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Slipper’s try shows how the Wallabies can keep winning, but they can't afford to carry passengers

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30th October, 2022
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The try by James Slipper yesterday was a thing of beauty. In reality it could have been called the “tight forward’s try” for the work that preceded it, though it was great to see the final bragging rights going to the Wallabies’ captain.

The try came from a lineout maul and was preceded by runs by Nick Frost, Folau Fainga’a and Tanalia Tupou, with Frost and Cadeyrn Neville linking with halfback Nick White and Hunter Paisami to get the ball to Slipper for his cleverly angled run to glory.

The try made good use of the fact that when it comes to large men marking large men, the contest disproportionately favours an attack that is on the front foot, complemented by a little bit of smart angled running or footwork. Big fellas are hard to stop when they get a head of steam up, but changing direction to tackle when on the back foot is often too much to ask for a 120-kilo-plus man against an equally large opponent moving at pace.

The other aspect of the try that was notable was how efficient it was. Slipper crossed the chalk right on the magic fourth phase at which the Wallabies face compounding prospects of a turnover, a problem that they faced all night against the canny Scots.

The Wallabies’ attacking ruck clearly needs work, but it doesn’t change the statistical fact that the best way to avoid an attacking ruck infringement is to build fewer attacking rucks.

Moving forward the Wallabies’ new-found punch in the tight forwards can be a signature of their game that will get them into space behind opponents from anywhere on the park. However, it is imperative that the playmakers keep attacking sequences short and sharp, kicking if there is not a breakout by the third or fourth phase.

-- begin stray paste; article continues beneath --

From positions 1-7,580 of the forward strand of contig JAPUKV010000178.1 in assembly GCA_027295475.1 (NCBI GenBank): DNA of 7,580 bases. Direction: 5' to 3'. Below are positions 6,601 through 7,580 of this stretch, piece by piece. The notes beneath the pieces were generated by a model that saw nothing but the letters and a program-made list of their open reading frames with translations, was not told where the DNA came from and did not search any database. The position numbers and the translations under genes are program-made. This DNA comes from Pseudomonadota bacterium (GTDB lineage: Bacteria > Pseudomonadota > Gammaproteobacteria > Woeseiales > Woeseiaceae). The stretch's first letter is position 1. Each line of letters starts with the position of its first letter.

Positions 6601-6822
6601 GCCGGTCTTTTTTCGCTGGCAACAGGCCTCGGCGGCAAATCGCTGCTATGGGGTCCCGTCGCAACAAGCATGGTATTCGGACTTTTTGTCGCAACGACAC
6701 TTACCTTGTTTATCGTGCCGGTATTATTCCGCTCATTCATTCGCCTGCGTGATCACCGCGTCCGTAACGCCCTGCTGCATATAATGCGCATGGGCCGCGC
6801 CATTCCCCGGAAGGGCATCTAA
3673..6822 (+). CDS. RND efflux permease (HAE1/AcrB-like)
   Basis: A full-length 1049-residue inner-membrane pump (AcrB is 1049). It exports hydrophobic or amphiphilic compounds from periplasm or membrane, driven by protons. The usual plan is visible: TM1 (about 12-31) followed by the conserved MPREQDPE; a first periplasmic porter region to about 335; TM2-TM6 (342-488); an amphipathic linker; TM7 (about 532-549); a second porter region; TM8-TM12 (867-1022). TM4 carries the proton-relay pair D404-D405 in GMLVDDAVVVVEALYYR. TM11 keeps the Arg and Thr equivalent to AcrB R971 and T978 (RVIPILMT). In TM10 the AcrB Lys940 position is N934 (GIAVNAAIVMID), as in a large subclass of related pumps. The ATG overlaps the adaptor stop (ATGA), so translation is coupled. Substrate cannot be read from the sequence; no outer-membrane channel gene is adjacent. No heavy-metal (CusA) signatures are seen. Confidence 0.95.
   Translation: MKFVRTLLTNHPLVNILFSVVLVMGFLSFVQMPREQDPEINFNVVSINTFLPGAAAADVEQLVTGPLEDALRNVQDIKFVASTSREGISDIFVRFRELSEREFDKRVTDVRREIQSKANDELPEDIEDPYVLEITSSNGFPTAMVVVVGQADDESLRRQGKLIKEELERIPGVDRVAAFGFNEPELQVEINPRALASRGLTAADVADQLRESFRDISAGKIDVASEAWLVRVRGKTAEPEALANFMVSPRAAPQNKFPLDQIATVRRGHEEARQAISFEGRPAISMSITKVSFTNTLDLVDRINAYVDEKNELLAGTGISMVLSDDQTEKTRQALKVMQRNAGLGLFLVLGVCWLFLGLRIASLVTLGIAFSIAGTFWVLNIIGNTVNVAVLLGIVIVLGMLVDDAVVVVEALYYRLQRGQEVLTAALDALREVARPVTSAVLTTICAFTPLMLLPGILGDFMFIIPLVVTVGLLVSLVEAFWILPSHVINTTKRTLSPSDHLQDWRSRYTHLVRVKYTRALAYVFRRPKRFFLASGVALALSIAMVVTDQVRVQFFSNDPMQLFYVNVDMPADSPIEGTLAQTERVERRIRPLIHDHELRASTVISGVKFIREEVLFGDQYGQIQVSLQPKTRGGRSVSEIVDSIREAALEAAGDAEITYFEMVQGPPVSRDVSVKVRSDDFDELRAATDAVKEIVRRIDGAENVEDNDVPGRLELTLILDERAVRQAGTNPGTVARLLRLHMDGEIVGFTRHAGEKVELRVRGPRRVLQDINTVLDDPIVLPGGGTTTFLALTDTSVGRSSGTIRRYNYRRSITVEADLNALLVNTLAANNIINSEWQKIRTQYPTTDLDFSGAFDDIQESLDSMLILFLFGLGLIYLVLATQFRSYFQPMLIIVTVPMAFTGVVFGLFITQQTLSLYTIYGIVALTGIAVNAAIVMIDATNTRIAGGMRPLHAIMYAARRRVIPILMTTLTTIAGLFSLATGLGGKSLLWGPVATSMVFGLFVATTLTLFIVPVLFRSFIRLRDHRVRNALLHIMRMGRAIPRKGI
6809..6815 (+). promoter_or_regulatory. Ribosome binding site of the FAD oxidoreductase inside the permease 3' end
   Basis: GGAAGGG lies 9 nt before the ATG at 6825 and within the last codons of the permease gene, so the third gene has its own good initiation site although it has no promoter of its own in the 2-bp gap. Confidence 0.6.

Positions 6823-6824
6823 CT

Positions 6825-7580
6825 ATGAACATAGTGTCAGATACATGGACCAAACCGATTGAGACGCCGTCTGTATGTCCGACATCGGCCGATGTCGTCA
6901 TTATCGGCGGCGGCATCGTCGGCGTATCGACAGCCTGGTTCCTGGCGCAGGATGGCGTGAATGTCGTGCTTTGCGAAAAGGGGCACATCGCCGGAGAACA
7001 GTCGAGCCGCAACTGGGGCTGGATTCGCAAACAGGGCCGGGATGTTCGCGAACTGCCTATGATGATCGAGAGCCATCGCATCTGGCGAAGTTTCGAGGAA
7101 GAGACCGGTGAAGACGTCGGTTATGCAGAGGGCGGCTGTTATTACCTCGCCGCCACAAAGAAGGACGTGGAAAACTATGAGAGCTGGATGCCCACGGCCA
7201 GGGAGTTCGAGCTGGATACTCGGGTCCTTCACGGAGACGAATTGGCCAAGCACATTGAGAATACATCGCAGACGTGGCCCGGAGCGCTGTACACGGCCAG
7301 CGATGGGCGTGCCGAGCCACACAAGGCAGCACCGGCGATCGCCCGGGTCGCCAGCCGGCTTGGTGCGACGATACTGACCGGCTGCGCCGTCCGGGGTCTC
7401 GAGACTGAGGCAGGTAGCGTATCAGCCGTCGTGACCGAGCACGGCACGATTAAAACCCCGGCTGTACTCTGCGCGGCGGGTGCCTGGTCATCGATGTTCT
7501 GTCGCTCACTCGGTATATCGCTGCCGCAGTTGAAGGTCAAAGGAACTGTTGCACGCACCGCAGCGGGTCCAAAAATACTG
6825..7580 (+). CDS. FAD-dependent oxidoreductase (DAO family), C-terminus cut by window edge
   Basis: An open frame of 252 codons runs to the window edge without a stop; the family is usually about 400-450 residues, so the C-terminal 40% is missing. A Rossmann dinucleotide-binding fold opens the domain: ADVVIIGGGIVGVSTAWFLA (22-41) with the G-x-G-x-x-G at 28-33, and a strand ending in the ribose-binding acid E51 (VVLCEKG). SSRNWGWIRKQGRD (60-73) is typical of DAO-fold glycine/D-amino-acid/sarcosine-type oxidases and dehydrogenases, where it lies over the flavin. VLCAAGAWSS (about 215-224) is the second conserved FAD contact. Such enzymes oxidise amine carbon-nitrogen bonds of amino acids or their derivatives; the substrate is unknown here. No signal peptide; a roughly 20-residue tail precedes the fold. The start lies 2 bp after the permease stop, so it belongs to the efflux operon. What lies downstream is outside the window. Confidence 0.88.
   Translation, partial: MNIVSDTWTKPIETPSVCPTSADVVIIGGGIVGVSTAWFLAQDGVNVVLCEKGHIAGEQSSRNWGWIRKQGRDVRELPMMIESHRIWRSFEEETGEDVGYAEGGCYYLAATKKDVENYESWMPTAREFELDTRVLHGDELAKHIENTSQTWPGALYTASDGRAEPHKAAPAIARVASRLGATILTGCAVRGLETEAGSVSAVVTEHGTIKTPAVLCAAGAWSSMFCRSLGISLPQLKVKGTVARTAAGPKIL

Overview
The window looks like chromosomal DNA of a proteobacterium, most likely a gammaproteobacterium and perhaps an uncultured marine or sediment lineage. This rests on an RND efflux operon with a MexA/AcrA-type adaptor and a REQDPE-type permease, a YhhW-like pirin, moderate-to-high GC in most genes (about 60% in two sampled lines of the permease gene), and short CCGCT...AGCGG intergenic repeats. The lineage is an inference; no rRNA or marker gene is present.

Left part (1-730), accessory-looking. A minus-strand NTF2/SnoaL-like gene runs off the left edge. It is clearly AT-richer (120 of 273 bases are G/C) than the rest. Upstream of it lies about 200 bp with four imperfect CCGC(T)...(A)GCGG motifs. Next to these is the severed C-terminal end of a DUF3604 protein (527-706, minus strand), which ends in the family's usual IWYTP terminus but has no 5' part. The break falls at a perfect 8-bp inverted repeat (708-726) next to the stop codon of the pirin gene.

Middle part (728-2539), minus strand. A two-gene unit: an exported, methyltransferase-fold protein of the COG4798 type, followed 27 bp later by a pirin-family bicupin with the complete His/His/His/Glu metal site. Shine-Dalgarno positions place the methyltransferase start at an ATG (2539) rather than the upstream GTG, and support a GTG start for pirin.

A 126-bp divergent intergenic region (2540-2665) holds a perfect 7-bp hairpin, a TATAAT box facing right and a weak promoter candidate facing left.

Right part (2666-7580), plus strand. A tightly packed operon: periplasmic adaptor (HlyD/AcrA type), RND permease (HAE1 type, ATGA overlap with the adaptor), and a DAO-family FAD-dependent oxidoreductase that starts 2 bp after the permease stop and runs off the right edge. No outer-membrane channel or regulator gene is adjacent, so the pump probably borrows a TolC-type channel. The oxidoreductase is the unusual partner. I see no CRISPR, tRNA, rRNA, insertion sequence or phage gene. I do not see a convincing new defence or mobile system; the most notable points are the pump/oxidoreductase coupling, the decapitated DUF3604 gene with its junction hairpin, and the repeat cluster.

All of the halves need to keep working on their attacking kicking game, to give the Wallabies the best shot at getting the ball back as soon as possible for another attack.

Another aspect of the game of which Dave Rennie repeatedly reminds his team is the need for outside backs to work hard off the ball to pose a threat across the park, a message that seems to have sunk in. However, support play seems to be an area of the game that has fallen away to an unacceptable standard.


When I say support play I include both what we usually think of when understanding that term, running in support of a breakout to turn an attacking opportunity into a try, but also winning at the breakdown. This is because in the case of the Wallabies the problems that they have faced at the breakdown are as often caused by key players not being there in time to be effective, as they are by technical errors.

Tate McDermott of the Wallabies watches on as the scrum packs during The Rugby Championship match between the Australian Wallabies and the South African Springboks at Adelaide Oval on August 27, 2022 in Adelaide, Australia. (Photo by Mark Kolbe/Getty Images)

(Photo by Mark Kolbe/Getty Images)

The breakout by Tate McDermott was a prime example of poor support play, especially by a couple of backs who stood and looked at him run through the Scottish line and only seemed to remember to run when they were overtaken by 33-year-old international rookie lock, Cadeyrn Neville.

It would have been funny if it wasn’t so infuriating.

In another facepalm episode, the Scots put up a high box kick and the only loose forward in the vicinity ran the worst line ever to trip over an opposition defender. He then jogged back, arriving at the breakdown too late to prevent a penalty being given away by a back who shouldn’t have had to contest the breakdown alone.

In both instances the players concerned were not switched on and were lazy off the ball.

Some players in this squad give me the impression that when the coaches are working hard on a particular aspect of play like the wonderful attacking game emerging from the tight forwards, they think they can slack off from their professional obligation to deliver the basics.


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The most basic of all in rugby is that all players need to run as fast as they can to the right part of the park when required, to be any use at all.

After the loss against the All Blacks in Auckland, Rennie was asked how he was going to improve performances. He laughed, and simply said: “Selections.”

I hope that he sticks to his guns and doesn’t allow any desire for the Wallabies to enjoy their win over the sixth-ranked team in the world to prevent him from culling the passengers who will hold them back from beating the far tougher opposition to come.